• Find study buddies. They can keep you accountable & engaged. They can also remind you of upcoming assignments you may have overlooked. Take advantage of discussion boards & class lists, look for folks you may know from where you live, your previous classes or student organizations. Make a plan to work together (of course, only on assignments & projects where you are permitted to collaborate).
  • Use discussion boards. Ask your instructor to create a discussion board where students who are interested in forming study groups can post their study approach & find a group.

3. Connect with Instructors

“I’d suggest that students take advantage of any opportunity for virtual office hours. Students can get their questions answered, sure, but the benefits go both ways: we instructors want to be able to meet our students and get a sense of who they are, where they’re at, and what they need. That’s something that’s really difficult in online delivery, where communication can too easily become one-directional.” – Norman A. Douglas, Department of Biology

  • Have regular check-ins during your instructors’ office hours.
  • Have conversations with your instructors in addition to talking about class material & assignments. Ask them how they are doing & answer questions they have about you. You may find you share common interests. Professors who know your interests may inform you about campus programs, activities, or other opportunities like fellowships & scholarships. Most importantly, a professor who knows their students writes better letters of recommendation.
  • “Go to **virtual** office hours! Professors like meeting people and they will appreciate you putting in that extra effort to see them through zoom, even if you don’t have questions.” – Emilio Q., 3rd Year, Applied Physiology and Kinesiology

  • Make an appointment if you cannot make your professor’s scheduled office hours.
  • Have good email etiquette. Always use a new subject line, address instructors respectfully (Prof. A or Dr. B) & specify what class & section you are taking with them. Be concise.

4. Asynchronous Classes (no live Zoom meetings)

  • Create a structured weekly study schedule. Otherwise, it is very easy for “out of sight, out of mind” to set in & to get behind in the course.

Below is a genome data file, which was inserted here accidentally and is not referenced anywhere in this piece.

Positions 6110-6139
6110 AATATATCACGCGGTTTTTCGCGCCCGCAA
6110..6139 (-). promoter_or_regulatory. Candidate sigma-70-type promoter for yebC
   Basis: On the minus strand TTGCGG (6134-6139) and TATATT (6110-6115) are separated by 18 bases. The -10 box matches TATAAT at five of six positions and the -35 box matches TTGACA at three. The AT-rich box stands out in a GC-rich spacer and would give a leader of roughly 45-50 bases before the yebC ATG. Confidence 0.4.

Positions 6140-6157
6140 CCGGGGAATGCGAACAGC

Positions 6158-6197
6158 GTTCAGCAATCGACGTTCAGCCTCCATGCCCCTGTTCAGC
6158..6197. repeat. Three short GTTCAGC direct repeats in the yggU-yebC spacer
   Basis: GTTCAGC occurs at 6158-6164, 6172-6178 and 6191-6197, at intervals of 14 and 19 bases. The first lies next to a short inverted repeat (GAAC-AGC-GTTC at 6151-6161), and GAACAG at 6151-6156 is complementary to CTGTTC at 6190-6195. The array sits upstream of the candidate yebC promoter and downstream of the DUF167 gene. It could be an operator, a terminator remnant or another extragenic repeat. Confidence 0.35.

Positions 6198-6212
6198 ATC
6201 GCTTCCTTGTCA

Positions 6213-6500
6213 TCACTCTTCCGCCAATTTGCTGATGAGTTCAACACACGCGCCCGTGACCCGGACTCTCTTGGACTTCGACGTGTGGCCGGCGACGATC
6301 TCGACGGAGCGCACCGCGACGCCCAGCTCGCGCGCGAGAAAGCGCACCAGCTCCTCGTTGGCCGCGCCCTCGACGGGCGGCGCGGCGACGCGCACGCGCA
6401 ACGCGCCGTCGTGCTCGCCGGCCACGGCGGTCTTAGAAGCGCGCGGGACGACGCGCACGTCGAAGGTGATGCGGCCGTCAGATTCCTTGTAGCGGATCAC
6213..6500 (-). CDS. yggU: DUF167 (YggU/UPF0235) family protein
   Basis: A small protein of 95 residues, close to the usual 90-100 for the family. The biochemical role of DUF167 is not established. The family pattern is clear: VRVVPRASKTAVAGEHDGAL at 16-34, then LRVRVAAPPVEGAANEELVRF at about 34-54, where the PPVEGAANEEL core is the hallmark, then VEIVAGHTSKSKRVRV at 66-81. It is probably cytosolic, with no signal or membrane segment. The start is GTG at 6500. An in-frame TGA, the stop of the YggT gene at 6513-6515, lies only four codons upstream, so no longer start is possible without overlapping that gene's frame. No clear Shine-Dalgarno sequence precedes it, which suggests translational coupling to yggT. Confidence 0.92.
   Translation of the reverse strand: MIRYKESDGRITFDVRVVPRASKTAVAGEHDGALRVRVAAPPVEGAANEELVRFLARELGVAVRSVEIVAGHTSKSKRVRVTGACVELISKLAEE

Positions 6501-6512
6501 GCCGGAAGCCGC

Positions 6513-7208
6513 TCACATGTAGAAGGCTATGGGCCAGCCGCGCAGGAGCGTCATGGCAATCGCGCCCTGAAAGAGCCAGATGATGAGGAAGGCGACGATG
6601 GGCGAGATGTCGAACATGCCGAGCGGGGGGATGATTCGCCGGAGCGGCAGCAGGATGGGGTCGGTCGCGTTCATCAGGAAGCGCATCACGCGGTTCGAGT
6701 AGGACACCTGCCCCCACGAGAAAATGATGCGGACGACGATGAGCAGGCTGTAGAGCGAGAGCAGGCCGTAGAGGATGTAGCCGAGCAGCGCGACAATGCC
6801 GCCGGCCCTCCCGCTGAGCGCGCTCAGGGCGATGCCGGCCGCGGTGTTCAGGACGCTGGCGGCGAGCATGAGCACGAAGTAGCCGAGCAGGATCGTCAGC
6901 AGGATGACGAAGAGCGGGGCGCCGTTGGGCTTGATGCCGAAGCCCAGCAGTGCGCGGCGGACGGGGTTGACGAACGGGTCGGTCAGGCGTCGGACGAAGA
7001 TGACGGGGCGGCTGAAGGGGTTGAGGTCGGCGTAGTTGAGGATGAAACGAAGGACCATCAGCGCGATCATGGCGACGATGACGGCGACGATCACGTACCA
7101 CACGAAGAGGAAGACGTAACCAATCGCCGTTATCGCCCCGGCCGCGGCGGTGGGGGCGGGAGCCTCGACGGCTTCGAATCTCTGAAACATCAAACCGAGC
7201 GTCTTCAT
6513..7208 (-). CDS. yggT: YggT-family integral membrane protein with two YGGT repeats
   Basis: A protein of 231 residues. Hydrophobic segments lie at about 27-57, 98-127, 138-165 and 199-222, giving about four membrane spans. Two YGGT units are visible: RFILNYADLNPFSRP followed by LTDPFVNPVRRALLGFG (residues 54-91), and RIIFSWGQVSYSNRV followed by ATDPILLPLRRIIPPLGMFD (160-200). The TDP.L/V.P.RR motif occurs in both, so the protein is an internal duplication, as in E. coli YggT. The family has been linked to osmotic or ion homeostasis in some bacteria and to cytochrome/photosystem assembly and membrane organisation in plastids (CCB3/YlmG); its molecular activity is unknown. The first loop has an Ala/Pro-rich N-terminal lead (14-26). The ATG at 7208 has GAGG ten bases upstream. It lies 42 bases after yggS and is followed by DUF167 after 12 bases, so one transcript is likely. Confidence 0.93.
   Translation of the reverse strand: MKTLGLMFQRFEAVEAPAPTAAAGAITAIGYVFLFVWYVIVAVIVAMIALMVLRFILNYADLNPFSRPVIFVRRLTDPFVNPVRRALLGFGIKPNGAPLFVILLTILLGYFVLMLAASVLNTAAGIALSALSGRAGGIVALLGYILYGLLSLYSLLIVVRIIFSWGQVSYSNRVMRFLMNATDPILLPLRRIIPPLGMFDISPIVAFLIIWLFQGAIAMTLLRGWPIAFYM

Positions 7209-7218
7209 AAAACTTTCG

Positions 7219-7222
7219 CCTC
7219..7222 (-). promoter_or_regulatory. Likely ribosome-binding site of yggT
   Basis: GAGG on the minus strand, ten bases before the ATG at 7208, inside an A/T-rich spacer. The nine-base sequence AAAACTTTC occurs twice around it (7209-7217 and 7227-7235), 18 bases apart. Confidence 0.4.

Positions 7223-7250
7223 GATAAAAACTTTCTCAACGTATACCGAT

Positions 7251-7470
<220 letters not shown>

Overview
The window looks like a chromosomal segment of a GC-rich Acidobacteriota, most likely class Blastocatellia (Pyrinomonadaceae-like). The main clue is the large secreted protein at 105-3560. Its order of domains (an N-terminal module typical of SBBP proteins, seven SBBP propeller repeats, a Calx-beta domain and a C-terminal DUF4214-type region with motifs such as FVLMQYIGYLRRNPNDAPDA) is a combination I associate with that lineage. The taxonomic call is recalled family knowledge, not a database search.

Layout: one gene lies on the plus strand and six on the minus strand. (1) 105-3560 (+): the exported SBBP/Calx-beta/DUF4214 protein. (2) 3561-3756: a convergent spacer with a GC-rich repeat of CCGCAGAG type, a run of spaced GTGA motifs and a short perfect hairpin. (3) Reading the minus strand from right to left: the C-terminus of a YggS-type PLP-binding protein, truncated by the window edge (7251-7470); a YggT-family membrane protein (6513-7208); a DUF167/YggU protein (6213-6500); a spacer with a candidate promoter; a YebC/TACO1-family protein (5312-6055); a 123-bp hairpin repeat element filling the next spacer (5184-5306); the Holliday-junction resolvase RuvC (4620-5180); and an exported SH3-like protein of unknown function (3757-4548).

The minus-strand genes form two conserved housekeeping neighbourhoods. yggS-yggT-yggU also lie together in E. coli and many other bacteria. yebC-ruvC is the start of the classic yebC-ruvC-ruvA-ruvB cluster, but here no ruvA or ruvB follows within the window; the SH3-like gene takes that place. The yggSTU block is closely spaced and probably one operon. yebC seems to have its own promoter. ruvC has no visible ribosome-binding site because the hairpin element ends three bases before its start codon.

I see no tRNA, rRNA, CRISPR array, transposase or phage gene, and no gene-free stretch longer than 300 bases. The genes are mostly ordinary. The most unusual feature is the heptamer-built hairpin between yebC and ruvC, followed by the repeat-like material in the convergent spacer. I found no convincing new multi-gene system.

• Spread content over multiple days, even if the course is in module format where everything is due every week or two, the content is likely still designed to be done in a certain order over a number of days.
  • Don’t let assignments pile up. Make a schedule so you can spread them out & stay on top of them.
  • Work just as hard. Remember online classes are not easier than in-person classes, they are just more convenient.
  • Engage as you would in a regular live class. If it’s lecture/video-based, practice active listening & take thorough notes. Take notes on the reading.
  • Attend office hours. It’s even more important when you don’t have regular times to see your instructors.

5. Synchronous Classes (live Zoom meetings)

  • “Always dress appropriately. Sometimes professors will ask students to get up and move around or interact in some way and it’s important that students dress appropriately as if they were attending the class in person.
  • Try to keep your camera on. Using the camera feature is useful for instructors because then they are able to pick up on non-verbal cues, body language, and facial expressions that may suggest some students do not understand what is going on. It’s also respectful and promotes a more positive and interactive online environment.
  • Be intentional about your location. If possible, pick a professional setting. Your Zoom environment should be well lit, separate from roommates and other people, and in front of a plain background. Do not Zoom from bed.” – Rebecca Schlafke, 3rd Year, Education – Schools, Society and Policy
  • Mute your mic until you are asked to participate. This prevents background noise from interrupting or distracting your classmates.
  • Avoid distractions. Sit upright & avoid eating or engaging in other activities, such as walking around the house or being on your phone (which should be silenced) during class time.
  • Use your full name, especially at the start of the semester when you & your professors and classmates are all getting to know each other.
  • Add pronouns to your Zoom name. If you choose, this can be done under “Profile” in Zoom settings. Just add your pronouns right next to your last name.
  • Learn the best ways to communicate. Find out whether the instructor wants to use the chat or the raise hands feature(s) & exactly how they want you to use each. Be courteous in the chat, it can be saved by the instructor.
  • Get accommodations if needed. If there are personal circumstances that prevent you from having the camera on, contact your professor. If your request to not have your camera on is due to a disability, contact the DRC & submit a request for an accommodation.
  • Let your professor know if you do not want to be video-recorded, so that you can arrange when & how you can turn off your video &/or audio.
  • Attempt to rejoin if you have connectivity problems or get dropped out of the meeting. If you are unable to, you can try the call-in option from a phone to participate with audio. If neither of these options works, email your instructor immediately & explain the issue.

5. Helpful Videos